Thank you. I certainly mean no disrespect to folks who have found a way to live on less. Above I am suggesting that the OP's first plan of $1000 additional a month was a better amount than the $500 he later decided to go with.FactualFran wrote: ↑Mon Aug 28, 2017 1:45 pmI am a folk on this forum who has been living on slightly less than $26,400 per year. Over the past eight years my average spending has been about $25,500 per year. That spending does not include income taxes. About $28,500 per year before income taxes would be enough for the after income tax amount to be at least what my average spending per year has been (using the 2016 tax rates with all of the taxable income taxed at the ordinary income tax rate, a worst case scenario with none of the income being Social Security retirement benefits)Dude2 wrote: ↑Sat Aug 26, 2017 6:07 amOne thing I will say is that I look at it that $1200/mo SS plus $1000 from you on top -- that is what I estimate as the bare minimum a person could survive on. (I'm talking without any other monthly bills due to debt.) That's $26,400 a year. I doubt there are folks on this forum that are able to live on that, even some of our retirees that are really optimizing.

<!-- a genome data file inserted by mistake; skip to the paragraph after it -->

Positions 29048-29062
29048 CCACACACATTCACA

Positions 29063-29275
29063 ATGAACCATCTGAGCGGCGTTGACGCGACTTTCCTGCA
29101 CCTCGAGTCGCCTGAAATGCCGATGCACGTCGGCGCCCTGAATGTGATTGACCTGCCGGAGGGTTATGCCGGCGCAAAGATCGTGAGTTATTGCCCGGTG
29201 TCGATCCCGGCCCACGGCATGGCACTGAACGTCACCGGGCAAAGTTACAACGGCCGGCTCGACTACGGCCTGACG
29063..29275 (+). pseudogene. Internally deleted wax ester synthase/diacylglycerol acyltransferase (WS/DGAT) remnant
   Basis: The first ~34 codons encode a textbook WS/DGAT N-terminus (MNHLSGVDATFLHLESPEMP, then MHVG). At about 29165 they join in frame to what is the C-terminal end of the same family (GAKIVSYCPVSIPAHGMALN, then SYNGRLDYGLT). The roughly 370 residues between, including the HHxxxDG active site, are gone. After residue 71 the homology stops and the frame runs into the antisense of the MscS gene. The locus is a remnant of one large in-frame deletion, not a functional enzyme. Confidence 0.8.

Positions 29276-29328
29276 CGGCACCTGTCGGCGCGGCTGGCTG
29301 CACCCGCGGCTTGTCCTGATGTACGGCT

This is the arbitrary amount I use for planning purposes for my mother in a similar situation. It turns out it is about 2X where the poverty line is (in the US) for a single individual, according to the ACA website.
On one hand if you have the means to help, you should (charity begins at home), but on the other hand you have to first put the oxygen mask on yourself. Right? That's my motivation for finding an arbitrary line of how much financial help to give to a relative who is not cooperating in any way and will never change. I assume that's what the OP is dealing with.